Results of realistic simulations of solar surface convection on the scale of supergranules (96 Mm wide by 20 Mm deep) are presented. The simulations cover only 10% of the geometric depth of the solar convection zone, but half its pressure scale heights. They include the hydrogen ionization zone, and the first and most of the second helium ionization zones. The horizontal velocity spectrum is a power law, and the horizontal size of the dominant convective cells increases with increasing depth. Convection is driven by buoyancy work, which is largest close to the surface, but significant over the entire domain. Close to the surface, buoyancy driving is balanced by the divergence of the kinetic energy flux, but deeper down it is balanced by dissipation. The damping length of the turbulent kinetic energy is 4 pressure scale heights. The mass mixing length is 1.8 scale heights. Two thirds of the area is upflowing fluid except very close to the surface. The internal (ionization) energy flux is the largest contributor to the convective flux for temperatures less than 40,000 K and the thermal energy flux is the largest contributor at higher temperatures. This data set is useful for validating local helioseismic inversion methods. Sixteen hours of data are available as four hour averages, with two hour cadence, at steinr.msu.edu/~bob/96averages, as idl save files. The variables stored are the density, temperature, sound speed, and three velocity components. In addition, the three velocity components at 200 km above mean continuum optical depth unity are available at 30 second cadence.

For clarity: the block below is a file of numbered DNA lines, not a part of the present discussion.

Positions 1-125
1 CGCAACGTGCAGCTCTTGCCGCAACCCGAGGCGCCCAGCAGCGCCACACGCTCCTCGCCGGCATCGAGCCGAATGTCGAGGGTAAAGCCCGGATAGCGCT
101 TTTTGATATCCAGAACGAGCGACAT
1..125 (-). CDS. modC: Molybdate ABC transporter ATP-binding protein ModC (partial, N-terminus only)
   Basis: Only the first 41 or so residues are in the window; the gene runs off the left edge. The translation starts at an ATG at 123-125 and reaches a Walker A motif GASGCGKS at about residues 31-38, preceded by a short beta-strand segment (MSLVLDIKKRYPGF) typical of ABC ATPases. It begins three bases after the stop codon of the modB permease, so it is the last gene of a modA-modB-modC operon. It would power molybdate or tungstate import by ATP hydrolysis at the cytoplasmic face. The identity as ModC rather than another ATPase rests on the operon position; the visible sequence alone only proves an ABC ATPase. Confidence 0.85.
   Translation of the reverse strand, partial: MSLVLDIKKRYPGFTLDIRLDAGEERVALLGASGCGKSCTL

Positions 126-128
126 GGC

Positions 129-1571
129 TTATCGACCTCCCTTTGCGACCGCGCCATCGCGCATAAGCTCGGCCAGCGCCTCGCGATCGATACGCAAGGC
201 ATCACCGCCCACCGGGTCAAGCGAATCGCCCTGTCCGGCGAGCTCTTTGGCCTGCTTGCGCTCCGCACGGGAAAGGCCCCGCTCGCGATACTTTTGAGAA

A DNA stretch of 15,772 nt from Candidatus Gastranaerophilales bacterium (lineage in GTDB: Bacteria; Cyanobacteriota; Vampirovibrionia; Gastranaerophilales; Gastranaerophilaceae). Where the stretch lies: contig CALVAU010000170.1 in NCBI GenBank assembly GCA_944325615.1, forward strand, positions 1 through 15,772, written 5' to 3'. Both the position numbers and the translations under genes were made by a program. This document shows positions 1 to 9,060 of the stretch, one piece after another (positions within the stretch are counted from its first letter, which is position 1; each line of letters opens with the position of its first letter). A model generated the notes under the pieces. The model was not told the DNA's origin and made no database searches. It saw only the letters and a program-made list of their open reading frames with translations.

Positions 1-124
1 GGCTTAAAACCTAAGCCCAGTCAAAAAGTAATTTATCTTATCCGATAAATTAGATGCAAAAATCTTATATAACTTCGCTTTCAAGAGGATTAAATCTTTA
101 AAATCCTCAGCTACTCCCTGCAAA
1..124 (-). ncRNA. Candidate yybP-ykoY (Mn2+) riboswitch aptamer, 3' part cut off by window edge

Solar-Stellar Dynamos as Revealed by Helio- and Asteroseismology: GONG 2008/SOHO 21
- Pub Date:
- December 2009